It is expected to remain in place for up to six months as the authorities attempt to deal with unrest across the country.
Prime Minister Hailemariam Desalegn announced his surprise resignation in a televised speech on Thursday.
It was the first time in modern Ethiopian history that a sitting prime minister had quit.
He said he wanted to smooth the way for reforms.
It has also closed down a jail where activists alleged torture took place.
Many of the prisoners took part in anti-government protests in 2015 and 2016 in the country’s two most populous provinces, whose ethnic Oromo and Amharic communities complained that they are under-represented in the country’s corridors of power.
The demonstrations began against a government plan to expand the capital, Addis Ababa, but later developed into greater demands for civil rights.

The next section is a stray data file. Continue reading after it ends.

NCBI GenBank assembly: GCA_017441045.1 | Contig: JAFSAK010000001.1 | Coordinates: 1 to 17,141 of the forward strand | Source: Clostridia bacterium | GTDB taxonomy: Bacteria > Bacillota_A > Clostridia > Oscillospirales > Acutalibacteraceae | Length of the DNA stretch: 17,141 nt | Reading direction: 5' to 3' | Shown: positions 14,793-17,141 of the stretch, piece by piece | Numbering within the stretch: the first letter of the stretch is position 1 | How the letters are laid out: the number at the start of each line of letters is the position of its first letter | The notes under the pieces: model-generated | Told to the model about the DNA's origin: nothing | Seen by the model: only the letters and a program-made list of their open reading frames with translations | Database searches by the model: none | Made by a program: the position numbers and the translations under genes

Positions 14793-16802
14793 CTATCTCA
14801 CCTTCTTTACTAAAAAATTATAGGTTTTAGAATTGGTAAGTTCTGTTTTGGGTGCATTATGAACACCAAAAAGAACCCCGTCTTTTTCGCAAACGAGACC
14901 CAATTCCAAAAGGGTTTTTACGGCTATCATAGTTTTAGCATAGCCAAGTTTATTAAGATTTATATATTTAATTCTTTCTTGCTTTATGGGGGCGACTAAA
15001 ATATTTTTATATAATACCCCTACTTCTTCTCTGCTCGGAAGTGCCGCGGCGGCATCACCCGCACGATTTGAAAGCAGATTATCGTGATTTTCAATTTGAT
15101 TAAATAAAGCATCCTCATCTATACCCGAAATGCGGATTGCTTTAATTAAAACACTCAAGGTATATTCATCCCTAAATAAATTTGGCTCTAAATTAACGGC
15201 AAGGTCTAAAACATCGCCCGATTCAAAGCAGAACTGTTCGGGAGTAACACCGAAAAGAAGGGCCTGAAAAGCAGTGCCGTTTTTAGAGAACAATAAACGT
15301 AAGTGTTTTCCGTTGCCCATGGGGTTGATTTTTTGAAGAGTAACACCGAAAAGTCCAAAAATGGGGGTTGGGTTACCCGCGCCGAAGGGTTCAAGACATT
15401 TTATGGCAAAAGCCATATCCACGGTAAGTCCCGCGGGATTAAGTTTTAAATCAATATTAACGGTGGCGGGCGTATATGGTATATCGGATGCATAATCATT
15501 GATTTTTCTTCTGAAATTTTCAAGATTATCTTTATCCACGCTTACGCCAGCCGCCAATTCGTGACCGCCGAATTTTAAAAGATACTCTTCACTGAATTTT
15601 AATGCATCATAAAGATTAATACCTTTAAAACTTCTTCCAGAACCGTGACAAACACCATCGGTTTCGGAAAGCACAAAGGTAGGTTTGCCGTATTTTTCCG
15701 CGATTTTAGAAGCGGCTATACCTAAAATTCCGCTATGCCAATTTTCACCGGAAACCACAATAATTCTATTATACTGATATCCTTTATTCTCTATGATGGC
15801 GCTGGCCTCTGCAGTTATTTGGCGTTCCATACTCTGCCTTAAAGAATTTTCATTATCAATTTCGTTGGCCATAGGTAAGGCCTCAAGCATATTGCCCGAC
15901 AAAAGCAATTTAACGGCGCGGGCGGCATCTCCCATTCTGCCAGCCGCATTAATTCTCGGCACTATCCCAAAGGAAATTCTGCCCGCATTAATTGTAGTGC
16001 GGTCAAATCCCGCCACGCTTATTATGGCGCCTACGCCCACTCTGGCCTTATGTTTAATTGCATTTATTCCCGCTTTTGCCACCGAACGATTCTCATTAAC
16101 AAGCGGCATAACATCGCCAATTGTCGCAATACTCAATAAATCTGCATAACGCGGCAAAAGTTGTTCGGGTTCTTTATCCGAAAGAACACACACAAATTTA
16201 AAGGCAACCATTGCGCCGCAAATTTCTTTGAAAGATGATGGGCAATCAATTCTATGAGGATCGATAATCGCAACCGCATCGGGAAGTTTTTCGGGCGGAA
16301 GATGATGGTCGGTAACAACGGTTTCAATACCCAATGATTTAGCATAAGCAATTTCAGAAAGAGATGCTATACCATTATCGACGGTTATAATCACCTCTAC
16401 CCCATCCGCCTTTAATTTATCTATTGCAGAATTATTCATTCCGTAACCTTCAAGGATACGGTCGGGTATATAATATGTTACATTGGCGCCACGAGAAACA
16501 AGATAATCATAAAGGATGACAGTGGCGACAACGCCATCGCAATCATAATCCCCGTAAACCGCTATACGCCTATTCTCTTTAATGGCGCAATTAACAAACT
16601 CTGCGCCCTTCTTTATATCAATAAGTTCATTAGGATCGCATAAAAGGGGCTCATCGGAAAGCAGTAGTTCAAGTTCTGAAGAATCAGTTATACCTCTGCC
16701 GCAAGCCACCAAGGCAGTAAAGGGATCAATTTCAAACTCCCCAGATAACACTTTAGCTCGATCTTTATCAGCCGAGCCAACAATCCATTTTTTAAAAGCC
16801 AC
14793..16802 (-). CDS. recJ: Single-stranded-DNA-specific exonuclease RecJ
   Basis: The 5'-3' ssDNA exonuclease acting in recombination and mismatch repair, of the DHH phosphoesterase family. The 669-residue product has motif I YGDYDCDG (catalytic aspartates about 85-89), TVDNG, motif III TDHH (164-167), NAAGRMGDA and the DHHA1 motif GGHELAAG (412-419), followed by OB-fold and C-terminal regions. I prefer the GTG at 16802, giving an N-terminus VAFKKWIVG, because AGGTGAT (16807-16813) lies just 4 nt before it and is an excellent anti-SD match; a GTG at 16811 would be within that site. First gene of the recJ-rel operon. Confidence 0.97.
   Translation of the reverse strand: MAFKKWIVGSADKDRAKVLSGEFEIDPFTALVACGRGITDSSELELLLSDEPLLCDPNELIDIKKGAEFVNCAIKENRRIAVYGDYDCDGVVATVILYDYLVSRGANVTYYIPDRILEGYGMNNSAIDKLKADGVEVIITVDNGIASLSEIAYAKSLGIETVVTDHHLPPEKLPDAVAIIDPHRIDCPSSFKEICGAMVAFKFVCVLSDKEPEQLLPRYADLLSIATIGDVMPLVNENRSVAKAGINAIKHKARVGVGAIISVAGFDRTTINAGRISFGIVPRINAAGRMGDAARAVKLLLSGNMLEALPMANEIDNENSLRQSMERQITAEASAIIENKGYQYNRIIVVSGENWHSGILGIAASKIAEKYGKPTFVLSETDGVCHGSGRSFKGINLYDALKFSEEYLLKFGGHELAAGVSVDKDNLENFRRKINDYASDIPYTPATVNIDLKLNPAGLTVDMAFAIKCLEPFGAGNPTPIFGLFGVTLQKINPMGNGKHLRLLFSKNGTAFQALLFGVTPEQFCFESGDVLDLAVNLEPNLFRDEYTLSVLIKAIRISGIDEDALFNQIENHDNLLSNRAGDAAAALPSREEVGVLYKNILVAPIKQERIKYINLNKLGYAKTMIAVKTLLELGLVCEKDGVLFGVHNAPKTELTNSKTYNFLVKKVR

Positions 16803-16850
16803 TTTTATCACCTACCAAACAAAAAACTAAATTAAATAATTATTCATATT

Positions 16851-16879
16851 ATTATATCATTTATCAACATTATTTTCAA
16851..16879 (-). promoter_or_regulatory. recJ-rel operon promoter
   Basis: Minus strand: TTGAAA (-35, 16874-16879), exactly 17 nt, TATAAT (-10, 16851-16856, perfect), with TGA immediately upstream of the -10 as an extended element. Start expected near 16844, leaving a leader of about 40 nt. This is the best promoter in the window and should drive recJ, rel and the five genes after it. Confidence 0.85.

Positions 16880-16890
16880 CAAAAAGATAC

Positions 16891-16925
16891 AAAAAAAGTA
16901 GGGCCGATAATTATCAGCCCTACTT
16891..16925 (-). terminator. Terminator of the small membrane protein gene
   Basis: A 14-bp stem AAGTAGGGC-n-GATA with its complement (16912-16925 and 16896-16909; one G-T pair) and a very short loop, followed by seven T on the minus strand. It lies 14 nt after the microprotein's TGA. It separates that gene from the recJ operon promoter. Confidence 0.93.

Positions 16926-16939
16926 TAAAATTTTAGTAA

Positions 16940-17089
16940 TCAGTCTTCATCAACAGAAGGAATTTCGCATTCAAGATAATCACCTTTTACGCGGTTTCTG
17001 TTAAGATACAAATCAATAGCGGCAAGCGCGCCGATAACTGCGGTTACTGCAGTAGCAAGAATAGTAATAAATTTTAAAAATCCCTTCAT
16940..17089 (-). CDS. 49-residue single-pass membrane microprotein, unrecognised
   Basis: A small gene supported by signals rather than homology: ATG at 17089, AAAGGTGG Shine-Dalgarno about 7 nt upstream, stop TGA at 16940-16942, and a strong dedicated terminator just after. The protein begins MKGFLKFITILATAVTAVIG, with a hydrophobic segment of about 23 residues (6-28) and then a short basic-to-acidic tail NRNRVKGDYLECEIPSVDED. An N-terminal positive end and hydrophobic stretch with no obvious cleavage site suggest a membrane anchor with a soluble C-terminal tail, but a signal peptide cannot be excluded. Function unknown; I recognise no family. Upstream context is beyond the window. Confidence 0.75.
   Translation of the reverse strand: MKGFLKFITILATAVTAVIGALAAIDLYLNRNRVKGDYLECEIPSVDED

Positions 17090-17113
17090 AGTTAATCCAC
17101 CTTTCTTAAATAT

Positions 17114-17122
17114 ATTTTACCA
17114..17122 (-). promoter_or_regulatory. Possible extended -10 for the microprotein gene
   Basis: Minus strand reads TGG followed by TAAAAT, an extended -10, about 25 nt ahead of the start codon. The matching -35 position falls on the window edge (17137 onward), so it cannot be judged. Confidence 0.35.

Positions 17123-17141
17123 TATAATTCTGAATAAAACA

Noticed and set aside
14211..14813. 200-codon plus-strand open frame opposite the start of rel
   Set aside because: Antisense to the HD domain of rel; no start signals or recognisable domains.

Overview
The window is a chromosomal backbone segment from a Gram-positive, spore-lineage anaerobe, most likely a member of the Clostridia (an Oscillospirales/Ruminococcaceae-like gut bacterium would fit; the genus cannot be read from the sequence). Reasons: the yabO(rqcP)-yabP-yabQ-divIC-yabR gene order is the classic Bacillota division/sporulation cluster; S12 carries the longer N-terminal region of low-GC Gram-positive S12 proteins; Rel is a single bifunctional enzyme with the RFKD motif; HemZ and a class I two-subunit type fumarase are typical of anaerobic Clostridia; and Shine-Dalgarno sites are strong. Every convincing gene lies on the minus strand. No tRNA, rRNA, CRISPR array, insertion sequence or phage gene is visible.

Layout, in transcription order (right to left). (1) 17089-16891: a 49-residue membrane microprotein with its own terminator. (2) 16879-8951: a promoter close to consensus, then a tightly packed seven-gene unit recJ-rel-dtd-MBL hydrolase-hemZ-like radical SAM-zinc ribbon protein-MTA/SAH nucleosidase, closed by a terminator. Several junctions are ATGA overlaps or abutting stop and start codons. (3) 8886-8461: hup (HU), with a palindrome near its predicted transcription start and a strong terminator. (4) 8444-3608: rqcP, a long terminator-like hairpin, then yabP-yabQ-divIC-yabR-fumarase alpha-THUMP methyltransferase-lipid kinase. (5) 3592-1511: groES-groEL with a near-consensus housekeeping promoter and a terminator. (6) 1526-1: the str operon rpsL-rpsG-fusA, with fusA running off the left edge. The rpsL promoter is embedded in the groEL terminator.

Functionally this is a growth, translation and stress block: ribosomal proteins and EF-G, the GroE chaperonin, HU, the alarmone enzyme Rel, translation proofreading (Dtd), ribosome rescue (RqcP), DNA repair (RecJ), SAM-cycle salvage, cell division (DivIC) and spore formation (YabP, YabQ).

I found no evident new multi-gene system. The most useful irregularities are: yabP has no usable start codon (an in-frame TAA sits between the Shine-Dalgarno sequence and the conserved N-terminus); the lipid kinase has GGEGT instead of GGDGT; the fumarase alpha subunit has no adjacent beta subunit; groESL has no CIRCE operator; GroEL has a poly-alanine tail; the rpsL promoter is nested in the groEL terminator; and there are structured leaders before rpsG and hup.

The government previously imposed a state of emergency in October 2016, which was lifted in August last year.
During that time, curfews were in place, there were restrictions on movement and around 29,000 people were detained.
Amid the latest outbreaks of violence the government has banned protests as well as publications “that could incite and sow discord”.
Further emergency measures are expected to be announced later today.
Source: RTE News